GROVER NORQUIST'S EERIE PRESCIENCE. Today in The Washington Post, Grover Norquist argues not only that "Karl Rove changed history," but that his vision "of the modern Republican Party as the dominant governing power" will "come sooner for his life and work." (Norquist implies that the Democrats' current hubristic overreach during their brief moment in the majority will itself help to usher in "a conservative Republican majority in Congress to last a generation," just a bit later than Rove had anticipated.)
Norquist, because he's a master of the deadpan, deliberately blunt maximalist pronouncement, has always been my favorite bad prognosticator. Most political commentators, of course, are terrible at predictions, but few make them with Norquist's gusto. Recall his contribution to The Washington Monthly's September 2004 "What If Bush Wins?" roundtable:
The modern Democratic Party cannot survive the reelection of President George W. Bush and another four years of Republican control of both Congress and the White House.
No brag. Just fact.
(True, Grover can weasel out of this prediction given that the Republicans lost control of Congress two years later rather than four, but still.) Norquist made quite a case:
Other shifts in national policy will also occur. Abroad, four more years under President Bush will move America and the world towards greater free trade, spreading prosperity throughout the world and bringing more countries into the trading systems that require property rights and rule of law, draining the swamps that breed radicalism and terror. At home, a second Bush administration will permanently abolish the death tax, which not only threatens to confiscate up to half of your parents' lifetime earnings, but also leads to the creation of Rockefeller, Carnegie, and Ford Foundations that inevitably are taken over by liberal bureaucrats. And a steady increase in the number of honest gun owners will continue to reduce street crime and make America safer … Less crime means fewer prison guards and parole officers, shrinking the government workforce which tends to be 10 percent more Democrat and less Republican …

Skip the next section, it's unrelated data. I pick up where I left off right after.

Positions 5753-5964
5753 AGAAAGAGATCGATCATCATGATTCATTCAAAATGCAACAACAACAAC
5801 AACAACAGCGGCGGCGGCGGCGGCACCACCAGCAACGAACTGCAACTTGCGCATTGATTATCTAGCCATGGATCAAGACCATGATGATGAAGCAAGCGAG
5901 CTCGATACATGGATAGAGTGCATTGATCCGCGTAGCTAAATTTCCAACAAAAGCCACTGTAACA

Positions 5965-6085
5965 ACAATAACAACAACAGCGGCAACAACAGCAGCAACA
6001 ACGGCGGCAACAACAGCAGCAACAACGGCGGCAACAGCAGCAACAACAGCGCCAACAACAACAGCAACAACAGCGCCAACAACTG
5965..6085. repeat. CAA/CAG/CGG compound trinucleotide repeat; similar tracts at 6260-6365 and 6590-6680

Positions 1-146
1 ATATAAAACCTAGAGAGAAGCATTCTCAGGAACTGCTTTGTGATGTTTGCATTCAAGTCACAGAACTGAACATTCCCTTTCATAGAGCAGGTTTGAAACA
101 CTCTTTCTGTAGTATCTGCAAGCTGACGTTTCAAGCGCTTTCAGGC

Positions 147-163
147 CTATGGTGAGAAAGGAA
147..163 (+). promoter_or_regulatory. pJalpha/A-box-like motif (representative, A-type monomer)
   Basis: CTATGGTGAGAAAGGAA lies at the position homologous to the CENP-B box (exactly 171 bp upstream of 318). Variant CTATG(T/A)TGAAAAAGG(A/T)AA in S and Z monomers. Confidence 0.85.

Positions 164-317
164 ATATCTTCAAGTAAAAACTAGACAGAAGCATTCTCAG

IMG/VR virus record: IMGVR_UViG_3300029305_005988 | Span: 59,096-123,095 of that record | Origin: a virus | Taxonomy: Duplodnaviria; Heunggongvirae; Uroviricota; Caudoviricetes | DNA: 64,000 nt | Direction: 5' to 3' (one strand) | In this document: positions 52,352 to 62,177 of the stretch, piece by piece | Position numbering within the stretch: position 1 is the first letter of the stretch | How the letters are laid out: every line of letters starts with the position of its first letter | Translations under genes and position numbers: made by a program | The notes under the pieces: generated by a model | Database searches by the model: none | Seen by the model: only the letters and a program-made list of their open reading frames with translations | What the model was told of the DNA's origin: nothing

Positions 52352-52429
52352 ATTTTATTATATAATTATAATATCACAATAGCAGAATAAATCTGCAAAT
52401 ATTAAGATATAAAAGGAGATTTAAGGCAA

But that's not all:
Four more years of President Bush will also accelerate one of the most important demographic changes in America over the past 20 years: the number of Americans who own stock. In 1980, only 20 percent of adults owned stocks in mutual funds, 40lks, IRAs and direct contribution pensions. Today, that number is over 60 percent and growing. Bush wants to create Retirement Savings Accounts to allow every American to sock away up to $5,000 for retirement tax-free; similarly, the president has proposed Lifetime Savings Accounts allowing Americans to save $7,500 for education, housing, or health costs during their working lives … Four more years of more and bigger individual retirement accounts, heath savings accounts, RSAs, and LSAs means four more years of more Republicans and fewer Democrats.
As Chris Suellentrop noted back in 2003, Norquist has been forecasting the coming permanent Republican majority for over twenty years.
Meanwhile, it was a slightly more specific prediction of Norquist's, aimed at an audience of disaffected small-government conservatives, that's my all-time favorite. It came in a February 2004 article in The American Spectator entitled "The Second Term Diet: Tired of out-of-control government spending? Then re-elect the President and his reform agenda" (PDF). Norquist duly noted the uncomfortable reality that government spending rose under basically unified GOP rule during Bush's first term, but he laid out six reforms we could confidently expect from a second-term Bush administration that would lead to smaller government: privatization of the civil service, military base closings, Social Security privatization, the new Doha round of trade negotiations (which would result in the U.S. cutting its farm subsidies), Health Savings Accounts ("The more Americans pay for their own health care directly, the more competition will lower health care costs for all Americans"), and the initiation and expansion of "school choice" programs. There were, of course, at least three different levels on which these predictions were erroneous (the specific predictions themselves, Norquist's logical and causal assumptions about their relationship to the size of government, etc.). But if you're going to make bad prognostications, you might as well do it ambitiously.
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